Actress Helena Bonham Carter has a distinctive off-screen style persona (she favours wild coifs and period-influenced Vivienne Westwood dresses, for one thing), one that arguably has seeped into the design of recent on-screen roles, frizzy, dishevelled and eccentric magpies such as Sweeney Todd's Mrs. Lovett or Les Misérables' Madame Thénardier. "No, no, no, I was absolutely, definitely going against Helena," Powell recalls with a grin. "I said we're not doing Helena as Helena in a Tim Burton. Though she is corseted, I hope she doesn't look too much like all the ones she's played. And, quite specifically, I said she's not going to have messy hair, she's going to have tidy hair. Tidy hair, Helena, for this one!"

The men, while often also in blue, are more firmly rooted in 19th-century tailoring. "All I did to modernize them is give them square shoulder pads," Powell says, then pauses and admits that the charming Prince (Richard Madden) does have a bit of 1940s inspiration. "The reference is Laurence Olivier in the 19th-century films [set in the 19th century]That Hamilton Woman, Pride and Prejudice] – that's what I was looking at," she says. "The rest of it, the tight trousers – and yes, I made them a little bit tight! – that very slimline look I think is a sexy look for men, so I kept the men pretty much in period." (Sexy, indeed: Madden's snug breeches strain the limits of PG-13.)

Stepsisters Anastasia and Drisella are mean girls in matching ringlets and busy, over-the-top, reverse-colour-co-ordinated outfits that reflect their rotten personalities (even their mother doesn't seem to like them much). Powell turned up the garishness and treated the pair as a unit – even with the actresses during preparation. "I did the fittings with the sisters together, every time, not individually. And what happened is that, during those fittings, they really built up that messing-around, bickering, funny relationship," she says. Their frenetic costumes are a foil for their mother's sophisticated chic.

Mirror, mirror on the wall, who's the fairest of them all? The most iconic costume isn't necessarily the most chic – though in fairness to Ella, fairy-tale villainy and vanity are often intertwined. Lady Tremaine, the wicked stepmother played by Cate Blanchett, is most high-fashion-influenced. In Tremaine's many show-stopping sculpted skirts and dresses – most often rendered in shades of bilious yellow and poison-green silk crepe and charmeuse – I see the shadow of Jacques Fath dresses, and in her asymmetrical cocktail hats, echoes of Paris milliner Madame Paulette's net-and-feather headpieces. It's what Powell calls a 1940s haute couture take on 19th-century costume. The penchant for memorable historical mash-up dates back to Powell's early work with director Derek Jarman (and his frequent muse Tilda Swinton), such as the clever incongruity of Swinton in stylized retro 1950s fashion in Edward II, his otherwise modern adaptation of Marlowe's Elizabethan drama.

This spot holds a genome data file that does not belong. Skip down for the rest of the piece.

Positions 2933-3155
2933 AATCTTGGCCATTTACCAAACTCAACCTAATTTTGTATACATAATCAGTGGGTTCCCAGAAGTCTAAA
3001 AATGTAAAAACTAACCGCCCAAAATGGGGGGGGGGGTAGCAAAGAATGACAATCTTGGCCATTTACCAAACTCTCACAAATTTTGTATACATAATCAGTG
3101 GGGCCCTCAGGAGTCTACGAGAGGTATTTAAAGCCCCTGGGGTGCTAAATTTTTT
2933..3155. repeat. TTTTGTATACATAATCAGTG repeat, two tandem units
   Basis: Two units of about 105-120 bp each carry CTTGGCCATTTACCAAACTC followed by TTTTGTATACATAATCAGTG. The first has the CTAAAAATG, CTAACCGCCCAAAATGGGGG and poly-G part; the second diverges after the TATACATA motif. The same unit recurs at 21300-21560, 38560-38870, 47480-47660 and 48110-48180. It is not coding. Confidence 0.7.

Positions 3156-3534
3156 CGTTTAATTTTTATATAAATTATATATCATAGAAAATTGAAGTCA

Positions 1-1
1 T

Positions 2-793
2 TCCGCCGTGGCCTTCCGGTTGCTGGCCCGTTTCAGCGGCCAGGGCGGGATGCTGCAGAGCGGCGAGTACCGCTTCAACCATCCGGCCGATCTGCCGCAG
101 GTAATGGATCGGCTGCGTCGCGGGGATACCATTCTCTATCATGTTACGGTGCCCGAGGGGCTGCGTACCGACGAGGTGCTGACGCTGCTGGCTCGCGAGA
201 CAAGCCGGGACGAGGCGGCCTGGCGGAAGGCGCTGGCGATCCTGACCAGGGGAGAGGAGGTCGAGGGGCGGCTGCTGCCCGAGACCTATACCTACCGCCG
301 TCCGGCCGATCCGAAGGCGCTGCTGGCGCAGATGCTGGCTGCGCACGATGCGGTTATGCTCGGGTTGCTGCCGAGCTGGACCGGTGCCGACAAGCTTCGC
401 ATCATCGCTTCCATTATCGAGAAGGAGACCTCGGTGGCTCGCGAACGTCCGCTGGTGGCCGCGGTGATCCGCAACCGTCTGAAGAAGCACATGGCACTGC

"Marlene Dietrich, Joan Crawford and quite a lot of fashion imagery, quite severe," are what Powell claims were the starting points for Blanchett; Powell also designed Blanchett's costumes in The Aviator (a film for which both won Academy Awards). Specifically, the look is Dietrich's swaggering gold-digger in The Flame of New Orleans. Like Cinderella, the 1941 film is set in the mid-19th century, "which is hysterical, because she's got shoulder pads!" Powell says. "And the pointy bosoms. So that's how I wanted to do Cate as the stepmother." There's a bit of Charles James in the drape, a bit of Dior, Powell says, "and that Cecil Beaton photograph [1948], I always use it as a reference whatever I'm doing." Alongside those references were 19th-century images, "particular paintings like that Sargent, Madame X."

So Blanchett dons several vintage parures by Joseff of Hollywood, the costume-jewellery supplier of the 1940s that was renowned for gold-tone sets. Swarovski supplied 1.7 million crystals to the Cinderella costume department, and off-screen, Powell has just launched the Tremaine collection in collaboration with Atelier Swarovski: the four golden leaf-motif statement pieces have, like Tremaine's personality, a bit of the choking vine about them, but they channel the Hollywood Golden Age glamour of Blanchett's character. While viewers may relish cruelty getting its just desserts, it was a shame that, once banished from the kingdom, the chic devil had to take that fabulous wardrobe with her.